Showing 1–35 of 174 results
This session will provide an overview of oppression remedies under s233 of the Corporations Act 2001 (Cth).
Aimed at both new and experienced practitioners, it will address:
In this seminar, the speakers will discuss recent developments in the scope and limitations of supervisory review by the Courts including:
This presentation will provide an update on recent cases and developments regarding various taxpayer privilege claims made against and challenged by the Commissioner of Taxation (Commissioner). Specifically, it will address:
This presentation will also address the recent High Court case of Deputy Commissioner of Taxation v Shi  HCA 22, dealing with the privilege against self-incrimination in the context of a requirement to disclose information to the Commissioner.
The intersection of family law, succession law and guardianship & administration can be complicated. With an increasing number of “blended” families and an aging population, this is something we may have to grapple with more frequently in the future as practitioners.
This seminar will present a ‘hypothetical’ which explores what can happen when a party to proceedings dies or becomes incapacitated, adult children get involved and there are proceedings in more than one jurisdiction.
Claims arising from sexual assault or harassment can be complex. The seminar will canvas the causes of action available to a person who has been sexually assaulted or harassed, including actions available under discrimination laws, common law and the law regulating WorkCover.
Discrimination laws prohibit, and the common law regulates through tort, some sexual harassment. State and federal Acts and the common law adopt different rules that attribute liability to employers for that conduct. The application of those rules can lead to an employer’s direct (primary), vicarious or accessorial liability. The contours of these rules of attribution will be discussed.
On 2 September 2021, the Federal Government’s Sex Discrimination and Fair Work (Respect at Work) Amendment Act 2021 passed both houses of Parliament. It adopts six of the 55 recommendations made in last year’s Respect@Work:National Inquiry into Sexual Harassment report by the Australian Human Rights Commission. The reforms brought about by the Respect@Work legislation will be outlined.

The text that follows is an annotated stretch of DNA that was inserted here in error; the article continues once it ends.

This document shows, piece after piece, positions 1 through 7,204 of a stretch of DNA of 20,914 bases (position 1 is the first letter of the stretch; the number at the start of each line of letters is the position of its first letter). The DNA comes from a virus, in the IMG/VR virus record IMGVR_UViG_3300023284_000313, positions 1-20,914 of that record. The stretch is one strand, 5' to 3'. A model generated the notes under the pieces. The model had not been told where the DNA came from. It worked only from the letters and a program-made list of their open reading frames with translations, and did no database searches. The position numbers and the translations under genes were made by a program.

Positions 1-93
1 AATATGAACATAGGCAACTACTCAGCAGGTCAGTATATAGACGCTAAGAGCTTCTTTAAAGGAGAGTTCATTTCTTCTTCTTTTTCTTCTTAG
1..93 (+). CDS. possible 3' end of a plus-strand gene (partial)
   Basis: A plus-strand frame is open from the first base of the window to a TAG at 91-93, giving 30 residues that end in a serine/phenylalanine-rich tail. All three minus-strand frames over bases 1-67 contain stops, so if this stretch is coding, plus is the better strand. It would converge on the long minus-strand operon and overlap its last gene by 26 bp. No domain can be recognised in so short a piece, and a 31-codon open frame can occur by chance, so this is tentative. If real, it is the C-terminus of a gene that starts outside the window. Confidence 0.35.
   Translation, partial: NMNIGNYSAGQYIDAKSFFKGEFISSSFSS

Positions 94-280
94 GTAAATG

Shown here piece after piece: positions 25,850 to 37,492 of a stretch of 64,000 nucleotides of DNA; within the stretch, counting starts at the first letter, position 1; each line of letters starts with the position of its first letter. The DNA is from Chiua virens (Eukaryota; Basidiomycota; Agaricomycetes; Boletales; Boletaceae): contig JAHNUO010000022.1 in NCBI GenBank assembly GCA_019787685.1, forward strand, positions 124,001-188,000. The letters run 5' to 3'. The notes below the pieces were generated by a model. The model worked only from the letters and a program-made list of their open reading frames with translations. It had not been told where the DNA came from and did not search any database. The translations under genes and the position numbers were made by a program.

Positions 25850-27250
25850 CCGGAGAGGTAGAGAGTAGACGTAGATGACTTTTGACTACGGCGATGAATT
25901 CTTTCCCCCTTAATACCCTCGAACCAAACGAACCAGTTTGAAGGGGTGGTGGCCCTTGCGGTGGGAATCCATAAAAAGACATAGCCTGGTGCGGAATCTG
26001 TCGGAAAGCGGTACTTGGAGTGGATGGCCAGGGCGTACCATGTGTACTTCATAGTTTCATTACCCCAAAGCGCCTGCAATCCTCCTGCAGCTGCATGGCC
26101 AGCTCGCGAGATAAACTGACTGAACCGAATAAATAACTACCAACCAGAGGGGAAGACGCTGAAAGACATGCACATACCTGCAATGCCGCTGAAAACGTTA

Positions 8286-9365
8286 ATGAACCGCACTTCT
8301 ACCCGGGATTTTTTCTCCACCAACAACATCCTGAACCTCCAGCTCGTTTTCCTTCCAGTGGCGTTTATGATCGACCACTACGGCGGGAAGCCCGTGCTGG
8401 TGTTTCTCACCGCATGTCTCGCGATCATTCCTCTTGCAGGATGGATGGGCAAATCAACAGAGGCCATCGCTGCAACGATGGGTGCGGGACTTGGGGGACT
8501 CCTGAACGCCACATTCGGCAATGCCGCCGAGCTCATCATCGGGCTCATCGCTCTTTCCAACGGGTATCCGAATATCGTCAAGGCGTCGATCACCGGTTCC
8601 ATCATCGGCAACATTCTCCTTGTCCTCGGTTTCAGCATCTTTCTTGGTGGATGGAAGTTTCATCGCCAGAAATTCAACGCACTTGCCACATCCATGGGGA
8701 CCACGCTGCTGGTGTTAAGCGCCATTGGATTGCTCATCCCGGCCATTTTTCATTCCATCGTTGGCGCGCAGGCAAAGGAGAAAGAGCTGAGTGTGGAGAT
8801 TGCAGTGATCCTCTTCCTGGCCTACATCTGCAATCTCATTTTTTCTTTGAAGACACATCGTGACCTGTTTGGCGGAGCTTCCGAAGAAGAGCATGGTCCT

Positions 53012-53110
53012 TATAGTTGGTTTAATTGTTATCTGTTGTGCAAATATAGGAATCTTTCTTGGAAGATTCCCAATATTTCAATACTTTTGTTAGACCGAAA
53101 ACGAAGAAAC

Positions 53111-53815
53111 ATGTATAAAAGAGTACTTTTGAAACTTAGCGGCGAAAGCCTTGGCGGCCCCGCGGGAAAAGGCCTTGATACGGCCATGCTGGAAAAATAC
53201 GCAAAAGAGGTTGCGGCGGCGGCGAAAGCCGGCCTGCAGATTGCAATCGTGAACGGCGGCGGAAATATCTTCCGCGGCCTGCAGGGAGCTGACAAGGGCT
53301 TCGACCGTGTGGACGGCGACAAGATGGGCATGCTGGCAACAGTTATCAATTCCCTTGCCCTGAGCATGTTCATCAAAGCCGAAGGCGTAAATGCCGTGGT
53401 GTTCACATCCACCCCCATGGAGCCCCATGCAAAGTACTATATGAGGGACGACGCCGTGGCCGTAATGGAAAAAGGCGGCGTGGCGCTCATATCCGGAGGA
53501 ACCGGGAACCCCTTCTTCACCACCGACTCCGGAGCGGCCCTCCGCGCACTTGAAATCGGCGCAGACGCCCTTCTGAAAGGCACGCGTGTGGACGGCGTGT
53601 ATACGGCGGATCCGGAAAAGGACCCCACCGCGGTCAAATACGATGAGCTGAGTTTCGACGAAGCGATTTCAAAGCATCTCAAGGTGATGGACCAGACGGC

Cryptocurrencies are becoming an increasingly common aspect of property settlement disputes. This session will explore common issues faced in a property settlement scenario where cryptocurrency exists, including disclosure (what to ask for / subpoena), tracing of transactions and valuation issues. The session will start with a basic introduction and assumes no prior cryptocurrency knowledge.
Australia’s economy is changing. Rapid advances in technology, social media, the new forms of work, and the start-up phenomenon, have all changed the way in which Australian business treats its intellectual property, trade secrets and know how. The protection of confidential information, and the detection of its misuse, is only going to assume increasing importance as these changes to our economy continue to evolve.
Breach of confidence claims can be fast paced, high stakes, and stressful for both plaintiff and defendant. They can be just as stressful for the legal advisers and the Court. The purpose of this session is to discuss the tips and traps for running a breach of confidence claim, and in particular, the initial stages of seeking interlocutory relief. The session will cover tips and traps from both the plaintiff and defendant perspective.
Deloitte’s Forensic Services team will explain the new software available to business to protect confidential information and detect its misuse – evidence will no longer be just about email searches, log in tracking and USB tracing.
At this session, our expert panel will talk about the new Federal Circuit and Family Court of Australia and address what we all need to know, including:
Heads of Agreement, and other similar preliminary agreements, are entered into by parties who contemplate that a further, more formal, agreement will be signed. Yet lawyers are frequently in a dilemma as to whether Heads of Agreement are binding or not. Why is there a dilemma? Can any doubt be removed?
Conciliation is a staple element of any proceeding in the Fair Work Commission. Mediation is a standard step in any court proceeding. It is important for industrial lawyers (and sophisticated clients) not to miss an important opportunity to fully explore the prospects of resolving, or at least narrowing the issues in dispute, in matters.
This session will focus on some of the specific issues that arise in industrial law proceedings. How does mediation differ from conciliation? Why have both? What types of matters might benefit from pre-trial mediation? Is arbitration a realistic alternative? Should the approach differ when in mediations with regulators? Consideration will also be given to practical matters such as preparation for mediation, how best to manage the psychological byplay that often arises, and how to break through roadblocks during mediations.